By Eric Perrott, Esq. & Sophie Edbrooke (Law Clerk)
Licensing a brand from another company can be a great way to show affiliation and benefit from the recognition that the existing brand already has. When a business enters into a licensing agreement with a major company, they are allying themselves with not just the brand, but its reputation and goodwill as well.
What happens when the brand you license no longer reflects your company’s values?
On June 6, 2020, over 15,000 gyms across the world found themselves with the decision of whether to continue to ally themselves with CrossFit, a brand known for high-intensity interval training workout programs. As affiliates of CrossFit, these gyms have advertised this specific brand of workout and pay a yearly fee to use the mark; however, when the CrossFit CEO wrote a series of insensitive tweets about COVID-19, racism, and the recent death of George Floyd, many licensees feel that they can no longer align themselves with a company that does not share their values.
Many affiliates have decided to use this as an opportunity to create their own brand separate from the CrossFit identity by choosing new names and staking out on their own. These gyms have amazing potential to build their own brand and legacy, while still maintaining total control over their identity.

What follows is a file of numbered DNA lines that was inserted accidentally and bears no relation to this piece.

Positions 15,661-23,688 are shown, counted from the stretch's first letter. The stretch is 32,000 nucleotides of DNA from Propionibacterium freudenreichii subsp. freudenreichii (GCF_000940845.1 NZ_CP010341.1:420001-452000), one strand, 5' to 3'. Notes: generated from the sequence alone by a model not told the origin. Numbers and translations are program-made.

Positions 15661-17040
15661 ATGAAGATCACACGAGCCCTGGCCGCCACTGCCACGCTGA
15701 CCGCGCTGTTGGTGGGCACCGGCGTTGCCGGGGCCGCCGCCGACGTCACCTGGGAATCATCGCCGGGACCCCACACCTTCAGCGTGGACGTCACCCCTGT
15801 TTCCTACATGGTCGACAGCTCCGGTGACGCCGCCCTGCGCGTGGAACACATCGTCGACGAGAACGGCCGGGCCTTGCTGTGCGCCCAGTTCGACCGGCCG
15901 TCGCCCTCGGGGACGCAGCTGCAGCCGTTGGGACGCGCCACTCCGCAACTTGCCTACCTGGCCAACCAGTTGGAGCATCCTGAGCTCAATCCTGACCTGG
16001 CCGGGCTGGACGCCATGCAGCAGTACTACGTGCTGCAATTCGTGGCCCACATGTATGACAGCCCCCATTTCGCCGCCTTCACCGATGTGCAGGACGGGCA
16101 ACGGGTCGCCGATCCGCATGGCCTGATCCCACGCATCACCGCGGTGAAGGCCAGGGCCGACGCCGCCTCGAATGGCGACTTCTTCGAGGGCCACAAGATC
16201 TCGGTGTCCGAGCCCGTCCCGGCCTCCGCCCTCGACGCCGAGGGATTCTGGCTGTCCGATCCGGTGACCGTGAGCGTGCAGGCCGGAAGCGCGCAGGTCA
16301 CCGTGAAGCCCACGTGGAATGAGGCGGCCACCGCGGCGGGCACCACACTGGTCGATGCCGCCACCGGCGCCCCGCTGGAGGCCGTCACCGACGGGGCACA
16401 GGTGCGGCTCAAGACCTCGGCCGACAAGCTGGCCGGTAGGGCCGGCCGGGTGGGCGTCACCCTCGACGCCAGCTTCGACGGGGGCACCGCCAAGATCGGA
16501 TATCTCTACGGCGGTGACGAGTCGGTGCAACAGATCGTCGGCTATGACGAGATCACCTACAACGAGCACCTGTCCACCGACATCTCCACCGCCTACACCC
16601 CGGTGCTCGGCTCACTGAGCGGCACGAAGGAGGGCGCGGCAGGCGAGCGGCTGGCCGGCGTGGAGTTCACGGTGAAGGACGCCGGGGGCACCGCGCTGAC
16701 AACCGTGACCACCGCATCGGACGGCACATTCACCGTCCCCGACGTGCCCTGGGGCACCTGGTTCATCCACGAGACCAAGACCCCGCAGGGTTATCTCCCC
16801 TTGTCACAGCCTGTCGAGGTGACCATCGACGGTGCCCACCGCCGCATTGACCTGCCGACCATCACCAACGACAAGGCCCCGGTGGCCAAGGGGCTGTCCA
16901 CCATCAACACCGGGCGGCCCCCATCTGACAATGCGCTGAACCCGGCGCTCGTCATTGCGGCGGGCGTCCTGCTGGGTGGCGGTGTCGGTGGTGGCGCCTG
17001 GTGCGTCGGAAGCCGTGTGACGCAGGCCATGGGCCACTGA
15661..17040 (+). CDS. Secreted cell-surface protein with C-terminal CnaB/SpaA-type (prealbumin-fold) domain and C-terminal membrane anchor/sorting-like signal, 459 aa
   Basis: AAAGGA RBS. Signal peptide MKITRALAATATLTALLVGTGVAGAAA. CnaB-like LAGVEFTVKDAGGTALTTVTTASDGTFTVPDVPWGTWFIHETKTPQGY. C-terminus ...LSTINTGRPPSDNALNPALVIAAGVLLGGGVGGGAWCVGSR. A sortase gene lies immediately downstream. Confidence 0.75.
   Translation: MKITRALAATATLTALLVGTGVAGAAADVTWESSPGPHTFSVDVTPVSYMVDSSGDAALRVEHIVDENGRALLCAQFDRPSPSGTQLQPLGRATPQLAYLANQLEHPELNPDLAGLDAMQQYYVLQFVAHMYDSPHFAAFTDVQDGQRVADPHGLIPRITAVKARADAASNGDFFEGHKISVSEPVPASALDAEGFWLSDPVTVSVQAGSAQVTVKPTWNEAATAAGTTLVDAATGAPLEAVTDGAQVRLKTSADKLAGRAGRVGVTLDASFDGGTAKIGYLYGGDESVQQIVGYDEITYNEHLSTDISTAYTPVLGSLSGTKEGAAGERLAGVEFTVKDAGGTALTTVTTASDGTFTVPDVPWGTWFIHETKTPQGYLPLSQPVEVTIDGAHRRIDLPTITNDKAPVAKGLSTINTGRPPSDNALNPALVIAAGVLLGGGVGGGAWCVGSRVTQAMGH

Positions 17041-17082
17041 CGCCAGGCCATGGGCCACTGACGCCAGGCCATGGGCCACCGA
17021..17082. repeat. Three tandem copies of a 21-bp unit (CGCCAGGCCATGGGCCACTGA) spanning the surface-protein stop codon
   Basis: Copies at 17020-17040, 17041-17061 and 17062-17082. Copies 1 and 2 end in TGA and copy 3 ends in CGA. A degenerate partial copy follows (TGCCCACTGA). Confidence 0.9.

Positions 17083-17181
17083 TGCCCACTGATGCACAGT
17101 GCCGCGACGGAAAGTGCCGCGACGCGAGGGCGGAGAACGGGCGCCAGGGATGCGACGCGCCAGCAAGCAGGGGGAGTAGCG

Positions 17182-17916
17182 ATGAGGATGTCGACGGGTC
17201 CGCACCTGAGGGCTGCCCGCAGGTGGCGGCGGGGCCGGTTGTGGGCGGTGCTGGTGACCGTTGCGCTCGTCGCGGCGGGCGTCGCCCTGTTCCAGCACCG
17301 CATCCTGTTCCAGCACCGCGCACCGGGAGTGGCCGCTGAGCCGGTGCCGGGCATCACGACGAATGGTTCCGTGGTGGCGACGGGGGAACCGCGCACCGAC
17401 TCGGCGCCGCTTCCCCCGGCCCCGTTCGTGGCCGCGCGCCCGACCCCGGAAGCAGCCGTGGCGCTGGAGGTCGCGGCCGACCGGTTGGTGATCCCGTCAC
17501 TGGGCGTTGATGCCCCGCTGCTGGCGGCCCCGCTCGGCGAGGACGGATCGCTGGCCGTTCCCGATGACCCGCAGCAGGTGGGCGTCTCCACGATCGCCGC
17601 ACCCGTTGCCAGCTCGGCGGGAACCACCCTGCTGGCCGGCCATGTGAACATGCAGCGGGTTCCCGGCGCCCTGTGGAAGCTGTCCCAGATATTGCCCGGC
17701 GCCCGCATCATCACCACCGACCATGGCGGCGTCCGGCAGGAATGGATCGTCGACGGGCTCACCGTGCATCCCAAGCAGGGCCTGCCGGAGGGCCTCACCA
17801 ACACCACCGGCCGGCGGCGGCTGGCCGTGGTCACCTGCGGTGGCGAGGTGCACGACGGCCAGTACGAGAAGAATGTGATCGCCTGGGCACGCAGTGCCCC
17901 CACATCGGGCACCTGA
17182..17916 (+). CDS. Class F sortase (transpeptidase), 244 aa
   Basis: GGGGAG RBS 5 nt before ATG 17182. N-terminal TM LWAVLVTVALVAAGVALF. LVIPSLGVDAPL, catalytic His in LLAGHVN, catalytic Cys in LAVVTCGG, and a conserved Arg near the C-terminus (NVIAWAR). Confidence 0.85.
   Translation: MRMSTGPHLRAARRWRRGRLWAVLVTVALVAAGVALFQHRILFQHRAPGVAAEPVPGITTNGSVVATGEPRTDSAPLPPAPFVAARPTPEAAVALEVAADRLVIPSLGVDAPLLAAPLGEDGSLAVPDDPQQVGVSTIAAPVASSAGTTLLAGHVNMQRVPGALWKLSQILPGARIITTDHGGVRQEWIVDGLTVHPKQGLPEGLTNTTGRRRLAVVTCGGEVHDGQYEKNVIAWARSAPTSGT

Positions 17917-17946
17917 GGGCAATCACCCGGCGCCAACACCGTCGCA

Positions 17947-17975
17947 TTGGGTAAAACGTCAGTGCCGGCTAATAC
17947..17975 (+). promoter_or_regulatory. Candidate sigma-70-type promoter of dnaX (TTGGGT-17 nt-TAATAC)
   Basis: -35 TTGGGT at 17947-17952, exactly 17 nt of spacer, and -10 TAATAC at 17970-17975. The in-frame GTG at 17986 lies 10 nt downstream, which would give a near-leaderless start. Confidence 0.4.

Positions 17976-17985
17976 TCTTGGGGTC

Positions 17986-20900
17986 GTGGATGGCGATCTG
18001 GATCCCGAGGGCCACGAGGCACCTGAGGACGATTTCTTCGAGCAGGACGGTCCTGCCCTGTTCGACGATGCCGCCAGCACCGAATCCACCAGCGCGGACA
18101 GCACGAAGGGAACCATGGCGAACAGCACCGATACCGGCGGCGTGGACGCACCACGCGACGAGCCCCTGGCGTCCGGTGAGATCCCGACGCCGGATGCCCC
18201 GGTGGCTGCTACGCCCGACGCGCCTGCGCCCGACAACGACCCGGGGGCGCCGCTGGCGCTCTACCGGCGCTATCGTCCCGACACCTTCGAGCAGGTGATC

However, with this opportunity comes a number of challenges, and when it comes to developing new brands, there are a few things you should consider.
A License is a Contract
Firstly, look at your license. A licensing agreement is a contract, so make sure you know what you can or cannot do under those terms. Many gyms are facing renewal periods and choosing not to renew or choosing to wait out the remainder of their renewal period abiding by the licensing rule. For example, CrossFit requires that “The CrossFit Journal” logo and link remain on the homepage of the affiliate’s website for the entirety of their agreement. Not all licensing agreements are the same, and some may have more stringent requirements – so make sure you check out your individual requirements.
As a current or former licensee, you may be limited in ways other gyms may not be. Understanding and analyzing your agreement is crucial to avoiding legal liability.
Building a Brand – Trademark Search and Analysis
Many licensing agreements have terms (i.e. one-year, two-years, etc.) and specific requirements for terminating the agreement. Once the agreement concludes or expires, former affiliate gyms can rebrand themselves as individual gyms and can start working on their own identities and messages.
The first thing that gyms will need to do is create a new name since many CrossFit gyms are named after their location and their affiliation.
When developing a new name and brand, gym owners should start by doing a basic web search for their proposed name – this will uncover any immediate red-flags. Then, gym owners should work with a trademark professional to do a comprehensive search of the US Patent and Trademark Office database and marketplace for a deeper analysis of potential issues with pre-existing names. This will help ensure that the name under consideration is not confusingly similar to a name currently being used by another gym.
Also, gyms should try to be as creative as possible with their new names. Names such as